Monterey Grand Prix

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For the Champ Car race held in Monterrey, Mexico, see Tecate/Telmex Grand Prix of Monterrey.
Grand Prix of Monterey
Laguna Seca.svg
Indy Lights
Venue Mazda Raceway Laguna Seca
First race 1960
First IL race 1983
Most wins (driver) Bobby Rahal (5)
Most wins (team) Penske Racing (8)
Most wins (manufacturer) Lola (11)

The Monterey Grand Prix was an auto race held at Mazda Raceway Laguna Seca. The race was first held as a USAC Road Racing Championship event, following the success of the SCCA's Pebble Beach Road Races. After USAC's road racing series disbanded in 1962, the race became a non-championship race for three years, before joining the Can-Am schedule. After Can-Am's demise in 1974, the event shifted to Formula 5000 for two years, then to the IMSA GT Championship for two more years, then to the revamped, Formula 5000-based Can-Am. The first Indy Car / CART / Champ Car World Series race was held in 1983, and the final race was held in 2004. The race was to be brought back to Champ Car in 2008, but after the series was absorbed by the Indy Racing League, the Atlantic Championship took over the headline event. For 2015, the race returned as part of Mazda Road to Indy Championship Weekend. All three lower tiers of INDYCAR's Road to Indy participate, as a standalone race.

Results[edit]

Year Drivers Team Car Duration/Distance Sponsored Name Report
USAC Road Racing Championship
1960 United Kingdom Stirling Moss British Racing Partnership, Ltd. Lotus 19-Climax 201.4 mi (324.1 km) The San Francisco Examiner presents the First Annual Pacific Grand Prix report
1961 United Kingdom Stirling Moss UDT-Laystall Racing Team Lotus 19-Climax 201.4 mi (324.1 km) San Francisco Examiner Pacific Grand Prix report
1962 United States Roger Penske Cooper T53-Climax[1] 200.8 mi (323.2 km) Pacific Grand Prix 200 report
Non-Championship
1963 United States Dave MacDonald Shelby American Shelby Cooper-Ford 200 mi (320 km) Monterey Pacific Grand Prix report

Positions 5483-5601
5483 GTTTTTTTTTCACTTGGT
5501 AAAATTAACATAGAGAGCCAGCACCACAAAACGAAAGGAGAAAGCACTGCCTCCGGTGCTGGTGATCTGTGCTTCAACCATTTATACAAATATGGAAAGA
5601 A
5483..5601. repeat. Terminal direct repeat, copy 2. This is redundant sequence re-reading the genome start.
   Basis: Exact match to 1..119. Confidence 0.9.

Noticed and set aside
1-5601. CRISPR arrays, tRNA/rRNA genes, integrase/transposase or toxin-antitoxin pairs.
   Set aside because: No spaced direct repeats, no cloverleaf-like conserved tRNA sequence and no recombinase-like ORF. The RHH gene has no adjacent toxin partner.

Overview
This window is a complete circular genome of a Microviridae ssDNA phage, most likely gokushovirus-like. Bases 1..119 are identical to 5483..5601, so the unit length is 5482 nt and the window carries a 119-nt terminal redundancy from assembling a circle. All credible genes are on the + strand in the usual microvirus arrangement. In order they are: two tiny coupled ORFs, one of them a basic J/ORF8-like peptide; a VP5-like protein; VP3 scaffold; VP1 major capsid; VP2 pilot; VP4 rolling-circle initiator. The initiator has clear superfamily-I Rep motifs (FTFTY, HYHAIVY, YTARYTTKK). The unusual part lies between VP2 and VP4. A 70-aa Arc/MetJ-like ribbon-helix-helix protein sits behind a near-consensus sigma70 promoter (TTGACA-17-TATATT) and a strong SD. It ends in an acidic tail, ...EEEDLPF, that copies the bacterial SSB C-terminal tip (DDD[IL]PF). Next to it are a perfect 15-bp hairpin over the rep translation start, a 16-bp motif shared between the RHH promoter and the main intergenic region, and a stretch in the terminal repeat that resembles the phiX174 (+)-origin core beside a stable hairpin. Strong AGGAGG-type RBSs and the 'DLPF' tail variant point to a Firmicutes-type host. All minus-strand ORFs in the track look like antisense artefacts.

1964 United States Roger Penske Chaparral Cars Chaparral 2A-Chevrolet 200 mi (320 km) Monterey Grand Prix report
1965 United States Walt Hansgen John Mecom Lola T70-Ford 200 mi (320 km) report
Can-Am
1966 United States Phil Hill Chaparral Cars Chaparral 2E-Chevrolet 200 mi (320 km) Monterey Grand Prix report
1967 New Zealand Bruce McLaren Bruce McLaren Motor Racing McLaren M6A-Chevrolet 200 mi (320 km) Monterey Grand Prix report
1968 Canada John Cannon John Cannon McLaren M1B-Chevrolet 150 mi (240 km) Monterey Grand Prix report
1969 New Zealand Bruce McLaren Bruce McLaren Motor Racing McLaren M8B-Chevrolet 150 mi (240 km) Monterey Castrol Grand Prix report
1970 New Zealand Denny Hulme Bruce McLaren Motor Racing McLaren M8D-Chevrolet 150 mi (240 km) Monterey Castrol Grand Prix report
1971 United States Peter Revson McLaren Cars Ltd. McLaren M8F-Chevrolet 170 mi (270 km) Monterey Castrol Grand Prix report
1972 United States George Follmer Roger Penske Porsche 917/10 170 mi (270 km) Monterey Castrol GTX Grand Prix report
1973 United States Mark Donohue Roger Penske Enterprises Porsche 917/30 125 mi (201 km) Monterey Castrol Grand Prix report
Formula 5000
1974 United Kingdom Brian Redman Lola T332-Chevrolet 95 mi (153 km) Monterey Grand Prix report
1975 United States Mario Andretti Vel’s Parnelli Jones Racing Lola T332-Chevrolet 95 mi (153 km) Monterey Grand Prix report
IMSA GT Championship
1976 United States Jim Busby Busby Racing Porsche Carrera 100 mi (160 km) Shasta Monterey Grand Prix report
1977 United Kingdom David Hobbs McLaren North America BMW 320i Turbo 100 mi (160 km) Shasta Monterey Grand Prix report
Can-Am
1978 United States Al Holbert Hogan Racing Lola T333CS-Chevrolet 91 mi (146 km) Shasta Monterey Grand Prix report
1979 United States Bobby Rahal U.S. Racing Prophet-Chevrolet 91 mi (146 km) Shasta Monterey Grand Prix report
1980 United States Al Unser Brad Frisselle Racing Frissbee-Chevrolet 95 mi (153 km) Shasta Monterey Grand Prix report